Superintendent Magazine - April, 2010

FEATURES

New Cures for Pond Algae

A look at the lineup
By Marcia Passos Duffy

One of the most troublesome problems with golf course ponds is algae. While algae is natural and occurs even in healthy ponds, an algae bloom that takes over a pond means the ecosystem is out of balance; the algae has outcompeted all other life forms in the pond.


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1. The pond before treatment.
2. Treating a pond with All Clear, which uses a blend of microbes to outcompete algae.
3. Three weeks after treatment.
Photos courtesy of Pro-Act BioTech.

Too much algae means that the oxygen supply in the pond is too low and the nutrients in the water are too high. Excess nutrients in golf course ponds are usually in the form of sediments and organic matter (fish feces, grass clippings, fish food, fertilizer runoff, leaves and other debris). This debris suffocates and blocks light from the oxygen-emitting, bottom-dwelling plants. The death of these plants leads to murky, “pea soup” water that is rich in nutrients (which algae thrive in).

Tackling algae problems

There are many options for tackling algae in golf course ponds. Chemicals such as copper sulfate have traditionally been the way to get rid of an algae problem. While copper sulfate, which is a heavy metal and a registered algaecide, may be initially effective, it can have other consequences that lead to bigger problems, such as killing off other life forms in the pond. Copper also has the tendency to layer at the bottom of the pond along with the dead algae, causing more silt and inhibiting the growth of bottom vegetation, which can cause more severe algae problems in the long run.

New cures for algae problems are always on the horizon. There is no product that can be labeled a “natural algaecide” because of the EPA’s restriction on the term, which means to “kill algae,” says John Olson, chief executive officer of Graystone Industries, Inc., a Georgia-based nationwide distributor of garden pond and water supplies and treatment (www.graystoneindustries.com). The company sells retail on the Web, but offers wholesale discounts and bulk quantities for landscapers and golf course superintendents who need larger applications.

Natural products, which are usually labeled as “clear pond applications,” do not kill algae, but either change the chemical composition of the water to make it more difficult for algae to thrive or are a form of bacteria that eats the same decaying matter as algae and outcompetes the algae for food, explains Olson.

This year’s new products range from a chemical algaecide that is less toxic than copper sulfate, new strains of bacterial controls, sonic treatments (using sound waves) and a way to physically remove algae from the surface of the water. Even an old-fashioned way of clearing water of algae is making a comeback: barley.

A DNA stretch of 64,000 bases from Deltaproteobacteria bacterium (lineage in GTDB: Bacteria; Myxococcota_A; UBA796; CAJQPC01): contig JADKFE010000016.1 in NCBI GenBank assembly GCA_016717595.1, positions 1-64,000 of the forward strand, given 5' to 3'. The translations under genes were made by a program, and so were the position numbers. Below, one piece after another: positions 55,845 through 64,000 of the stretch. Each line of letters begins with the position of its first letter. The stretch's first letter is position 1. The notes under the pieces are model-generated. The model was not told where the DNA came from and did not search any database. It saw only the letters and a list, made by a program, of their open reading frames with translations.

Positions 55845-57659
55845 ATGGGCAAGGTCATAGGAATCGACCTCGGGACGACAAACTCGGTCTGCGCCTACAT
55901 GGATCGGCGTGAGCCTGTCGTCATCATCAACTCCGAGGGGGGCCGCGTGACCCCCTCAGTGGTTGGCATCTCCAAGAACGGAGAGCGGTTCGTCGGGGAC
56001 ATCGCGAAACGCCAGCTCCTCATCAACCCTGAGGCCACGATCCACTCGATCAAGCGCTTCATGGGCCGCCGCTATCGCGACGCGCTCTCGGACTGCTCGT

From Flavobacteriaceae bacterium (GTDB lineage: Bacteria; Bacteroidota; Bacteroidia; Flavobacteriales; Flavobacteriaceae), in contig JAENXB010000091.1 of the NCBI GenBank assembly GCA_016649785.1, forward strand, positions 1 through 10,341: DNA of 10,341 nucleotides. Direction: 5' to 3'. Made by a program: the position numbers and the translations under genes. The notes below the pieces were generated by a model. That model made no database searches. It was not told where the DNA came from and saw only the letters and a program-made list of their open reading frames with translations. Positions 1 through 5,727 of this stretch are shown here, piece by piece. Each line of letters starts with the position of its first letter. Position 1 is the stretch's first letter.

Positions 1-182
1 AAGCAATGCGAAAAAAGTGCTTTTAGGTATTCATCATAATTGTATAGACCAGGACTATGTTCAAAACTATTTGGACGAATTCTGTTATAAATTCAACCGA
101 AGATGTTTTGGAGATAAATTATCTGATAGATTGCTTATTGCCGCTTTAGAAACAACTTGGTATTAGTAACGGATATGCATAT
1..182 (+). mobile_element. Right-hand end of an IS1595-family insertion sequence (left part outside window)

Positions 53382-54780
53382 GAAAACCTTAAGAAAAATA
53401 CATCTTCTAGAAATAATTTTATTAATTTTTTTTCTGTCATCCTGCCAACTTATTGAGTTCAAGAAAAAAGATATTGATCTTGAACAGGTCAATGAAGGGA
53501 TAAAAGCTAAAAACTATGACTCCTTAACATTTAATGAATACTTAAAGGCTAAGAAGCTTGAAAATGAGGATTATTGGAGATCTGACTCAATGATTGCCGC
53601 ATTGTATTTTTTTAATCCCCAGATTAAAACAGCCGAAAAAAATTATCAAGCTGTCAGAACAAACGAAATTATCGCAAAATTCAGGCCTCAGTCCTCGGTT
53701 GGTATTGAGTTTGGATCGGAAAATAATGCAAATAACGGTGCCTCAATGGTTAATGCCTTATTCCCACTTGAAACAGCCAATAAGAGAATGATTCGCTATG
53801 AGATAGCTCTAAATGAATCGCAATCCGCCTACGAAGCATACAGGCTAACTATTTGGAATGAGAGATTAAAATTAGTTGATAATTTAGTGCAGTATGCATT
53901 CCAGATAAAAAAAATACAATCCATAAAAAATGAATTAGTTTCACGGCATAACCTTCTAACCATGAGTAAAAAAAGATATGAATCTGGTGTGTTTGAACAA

The lineup

Sodium percarbonate is a chemical product that has recently undergone EPA certification as an algaecide under the name of PAK 27 (www.peroxygensolutions.com/PAK27/PAK27.html). Sodium percarbonate is essentially an oxygenator, and the active ingredient in many household products, such as stain remover OxiClean. “It was previously sold as a rock and debris cleaner for many years,” says Olson. “It is extremely safe, and dissolves and turns into oxygen,” he says. The algae are killed and will float to the surface to be collected or netted off. Olson’s company will be selling PAK 27 under the American Pond brand name; there will be other private labels for the chemical as well, including Green Clean. “This is truly a new use for a great product that will help golf courses rid ponds of algae,” says Olson.

The IonGen Electronic Clarifier from Aquascape, Inc. has been in the testing phase for three years and was introduced January 2010. The system works with an existing pond filtration system to eliminate algae buildup. There is a microprocessor inside the IonGen that slowly releases a replaceable, self-cleaning metal probe that works to clarify the water, according to the company Web site. The IonGen Probe can treat up to a 25,000-gallon pond. The IonGen is safe for fish and plants and is not toxic to animals. For more information about the IonGen System, visit www.aquascapeinc.com/.

SonicSolutions’ Algae Control device uses ultrasonic waves to control algae, says Kirk Whatley, national sales manager. While the product itself is not new, the company has upgraded the product to emit 79 different frequencies to eliminate more types of algae. “Some algae respond to some frequencies and not others,” says Whatley. “The new product has an effect on a broader range of algae.”